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GOP Seeks Advantage In Ruling On Trials
National Security Is Likely Rallying Cry, Leaders Indicate

By Michael Abramowitz and Jonathan Weisman
Washington Post Staff Writers
Saturday, July 1, 2006

Republicans yesterday looked to wrest a political victory from a legal defeat in the Supreme Court, serving notice to Democrats that they must back President Bush on how to try suspects at Guantanamo Bay or risk being branded as weak on terrorism.

In striking down the military commissions Bush sought for trials of suspected members of al-Qaeda and other terrorist groups, the high court Thursday invited Congress to establish new rules and put the issue prominently before the public four months before the midterm elections. As the White House and lawmakers weighed next steps, House GOP leaders signaled they are ready to use this week's turn of events as a political weapon.

House Majority Leader John A. Boehner (R-Ohio) criticized House Minority Leader Nancy Pelosi's comment Thursday that the court decision "affirms the American ideal that all are entitled to the basic guarantees of our justice system." That statement, Boehner said, amounted to Pelosi's advocating "special privileges for terrorists."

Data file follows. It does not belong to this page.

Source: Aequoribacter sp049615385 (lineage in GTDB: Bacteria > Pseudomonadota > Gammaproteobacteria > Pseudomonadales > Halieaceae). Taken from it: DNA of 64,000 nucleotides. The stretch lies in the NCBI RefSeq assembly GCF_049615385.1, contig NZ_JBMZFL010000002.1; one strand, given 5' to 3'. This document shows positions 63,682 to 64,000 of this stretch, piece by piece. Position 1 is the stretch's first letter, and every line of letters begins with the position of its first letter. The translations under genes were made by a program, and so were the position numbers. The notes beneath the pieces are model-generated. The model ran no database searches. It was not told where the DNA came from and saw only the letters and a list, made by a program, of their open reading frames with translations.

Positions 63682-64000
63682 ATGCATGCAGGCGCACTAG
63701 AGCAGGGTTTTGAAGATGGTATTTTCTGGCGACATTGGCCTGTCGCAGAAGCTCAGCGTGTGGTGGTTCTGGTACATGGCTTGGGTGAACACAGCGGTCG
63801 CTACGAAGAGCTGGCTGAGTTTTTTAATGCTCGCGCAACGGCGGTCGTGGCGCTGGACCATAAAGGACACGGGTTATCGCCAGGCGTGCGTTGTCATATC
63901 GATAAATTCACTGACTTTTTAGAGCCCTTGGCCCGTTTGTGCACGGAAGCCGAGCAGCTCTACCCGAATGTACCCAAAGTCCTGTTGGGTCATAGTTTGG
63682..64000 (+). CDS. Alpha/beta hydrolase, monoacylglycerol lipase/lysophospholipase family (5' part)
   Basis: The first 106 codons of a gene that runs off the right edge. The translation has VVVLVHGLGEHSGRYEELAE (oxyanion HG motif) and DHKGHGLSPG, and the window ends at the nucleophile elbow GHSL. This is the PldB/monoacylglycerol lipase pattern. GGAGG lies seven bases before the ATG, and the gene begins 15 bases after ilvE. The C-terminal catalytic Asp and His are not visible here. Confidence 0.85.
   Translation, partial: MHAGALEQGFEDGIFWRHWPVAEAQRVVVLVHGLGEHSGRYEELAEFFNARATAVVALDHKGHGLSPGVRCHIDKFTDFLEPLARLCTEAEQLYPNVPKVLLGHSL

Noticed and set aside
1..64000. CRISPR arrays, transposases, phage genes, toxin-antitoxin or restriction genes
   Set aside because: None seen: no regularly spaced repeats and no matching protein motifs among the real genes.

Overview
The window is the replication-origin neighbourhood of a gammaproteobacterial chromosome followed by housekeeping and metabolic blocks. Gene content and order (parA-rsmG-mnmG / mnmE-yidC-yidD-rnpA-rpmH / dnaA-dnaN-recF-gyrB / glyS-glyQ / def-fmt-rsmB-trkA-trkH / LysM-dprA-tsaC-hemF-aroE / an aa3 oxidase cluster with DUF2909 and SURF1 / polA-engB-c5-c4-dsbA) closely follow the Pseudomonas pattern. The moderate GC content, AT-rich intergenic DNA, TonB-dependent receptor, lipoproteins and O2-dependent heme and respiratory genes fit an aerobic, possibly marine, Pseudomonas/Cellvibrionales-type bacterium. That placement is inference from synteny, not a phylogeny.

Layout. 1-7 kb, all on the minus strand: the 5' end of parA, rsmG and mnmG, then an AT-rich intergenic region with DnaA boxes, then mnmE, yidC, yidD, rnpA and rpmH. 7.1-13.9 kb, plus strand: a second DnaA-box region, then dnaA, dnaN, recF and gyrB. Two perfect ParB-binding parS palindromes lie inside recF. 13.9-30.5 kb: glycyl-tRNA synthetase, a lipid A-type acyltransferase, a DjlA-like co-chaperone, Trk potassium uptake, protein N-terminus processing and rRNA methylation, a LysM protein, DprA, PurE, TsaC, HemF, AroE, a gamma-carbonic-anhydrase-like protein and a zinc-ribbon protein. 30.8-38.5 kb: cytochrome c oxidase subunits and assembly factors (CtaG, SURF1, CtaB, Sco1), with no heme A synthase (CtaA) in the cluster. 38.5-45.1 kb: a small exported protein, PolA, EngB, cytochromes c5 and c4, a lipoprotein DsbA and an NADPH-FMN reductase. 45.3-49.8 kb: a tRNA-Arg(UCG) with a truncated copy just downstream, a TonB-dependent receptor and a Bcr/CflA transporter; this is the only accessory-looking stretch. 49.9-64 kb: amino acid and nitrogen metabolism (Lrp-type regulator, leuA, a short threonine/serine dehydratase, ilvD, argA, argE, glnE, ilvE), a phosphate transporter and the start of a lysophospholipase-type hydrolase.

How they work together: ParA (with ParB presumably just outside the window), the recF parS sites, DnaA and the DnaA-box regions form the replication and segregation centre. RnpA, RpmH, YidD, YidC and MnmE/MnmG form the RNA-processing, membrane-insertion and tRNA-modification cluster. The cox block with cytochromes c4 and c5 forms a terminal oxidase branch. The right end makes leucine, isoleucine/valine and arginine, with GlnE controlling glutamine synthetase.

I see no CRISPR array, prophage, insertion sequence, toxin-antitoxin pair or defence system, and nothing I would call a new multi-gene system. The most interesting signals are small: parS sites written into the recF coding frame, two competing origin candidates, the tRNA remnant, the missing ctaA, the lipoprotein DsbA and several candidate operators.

Similar views ricocheted around conservative talk radio -- Rush Limbaugh called Pelosi's comments "deranged" on his show Thursday -- and Republican strategists said they believed that the decision presented Bush a chance to put Democrats on the spot while uniting a Republican coalition that lately has been splintered on immigration, spending and other issues.

"It would be good politics to have a debate about this if Democrats are going to argue for additional rights for terrorists," said Terry Nelson, a prominent GOP political strategist who was political director for Bush's reelection campaign in 2004.